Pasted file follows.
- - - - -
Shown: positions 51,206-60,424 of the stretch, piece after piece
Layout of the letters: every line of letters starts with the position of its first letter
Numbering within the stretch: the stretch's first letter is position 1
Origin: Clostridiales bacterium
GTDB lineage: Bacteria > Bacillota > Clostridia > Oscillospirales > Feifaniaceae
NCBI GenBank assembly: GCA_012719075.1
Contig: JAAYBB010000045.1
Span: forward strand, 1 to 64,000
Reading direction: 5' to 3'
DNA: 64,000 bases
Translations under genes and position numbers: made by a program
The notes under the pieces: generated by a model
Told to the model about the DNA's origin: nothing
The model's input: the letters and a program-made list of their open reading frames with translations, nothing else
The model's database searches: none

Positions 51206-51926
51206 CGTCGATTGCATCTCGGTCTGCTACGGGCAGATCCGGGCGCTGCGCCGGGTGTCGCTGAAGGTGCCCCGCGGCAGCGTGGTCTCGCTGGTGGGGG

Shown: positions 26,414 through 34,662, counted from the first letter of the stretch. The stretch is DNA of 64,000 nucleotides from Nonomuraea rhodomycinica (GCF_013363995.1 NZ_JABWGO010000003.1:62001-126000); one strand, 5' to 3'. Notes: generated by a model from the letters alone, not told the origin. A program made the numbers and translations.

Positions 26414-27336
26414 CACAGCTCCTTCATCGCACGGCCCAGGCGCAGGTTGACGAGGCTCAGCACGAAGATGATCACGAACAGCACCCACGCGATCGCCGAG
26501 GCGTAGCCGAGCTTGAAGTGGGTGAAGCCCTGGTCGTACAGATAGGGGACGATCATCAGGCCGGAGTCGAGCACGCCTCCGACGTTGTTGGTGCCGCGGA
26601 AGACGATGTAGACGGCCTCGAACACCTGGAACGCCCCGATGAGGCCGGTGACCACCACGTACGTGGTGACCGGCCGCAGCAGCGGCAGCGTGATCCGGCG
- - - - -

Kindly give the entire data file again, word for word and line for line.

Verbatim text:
Shown: positions 51,206-60,424 of the stretch, piece after piece
Layout of the letters: every line of letters starts with the position of its first letter
Numbering within the stretch: the stretch's first letter is position 1
Origin: Clostridiales bacterium
GTDB lineage: Bacteria > Bacillota > Clostridia > Oscillospirales > Feifaniaceae
NCBI GenBank assembly: GCA_012719075.1
Contig: JAAYBB010000045.1
Span: forward strand, 1 to 64,000
Reading direction: 5' to 3'
DNA: 64,000 bases
Translations under genes and position numbers: made by a program
The notes under the pieces: generated by a model
Told to the model about the DNA's origin: nothing
The model's input: the letters and a program-made list of their open reading frames with translations, nothing else
The model's database searches: none

Positions 51206-51926
51206 CGTCGATTGCATCTCGGTCTGCTACGGGCAGATCCGGGCGCTGCGCCGGGTGTCGCTGAAGGTGCCCCGCGGCAGCGTGGTCTCGCTGGTGGGGG

Shown: positions 26,414 through 34,662, counted from the first letter of the stretch. The stretch is DNA of 64,000 nucleotides from Nonomuraea rhodomycinica (GCF_013363995.1 NZ_JABWGO010000003.1:62001-126000); one strand, 5' to 3'. Notes: generated by a model from the letters alone, not told the origin. A program made the numbers and translations.

Positions 26414-27336
26414 CACAGCTCCTTCATCGCACGGCCCAGGCGCAGGTTGACGAGGCTCAGCACGAAGATGATCACGAACAGCACCCACGCGATCGCCGAG
26501 GCGTAGCCGAGCTTGAAGTGGGTGAAGCCCTGGTCGTACAGATAGGGGACGATCATCAGGCCGGAGTCGAGCACGCCTCCGACGTTGTTGGTGCCGCGGA
26601 AGACGATGTAGACGGCCTCGAACACCTGGAACGCCCCGATGAGGCCGGTGACCACCACGTACGTGGTGACCGGCCGCAGCAGCGGCAGCGTGATCCGGCG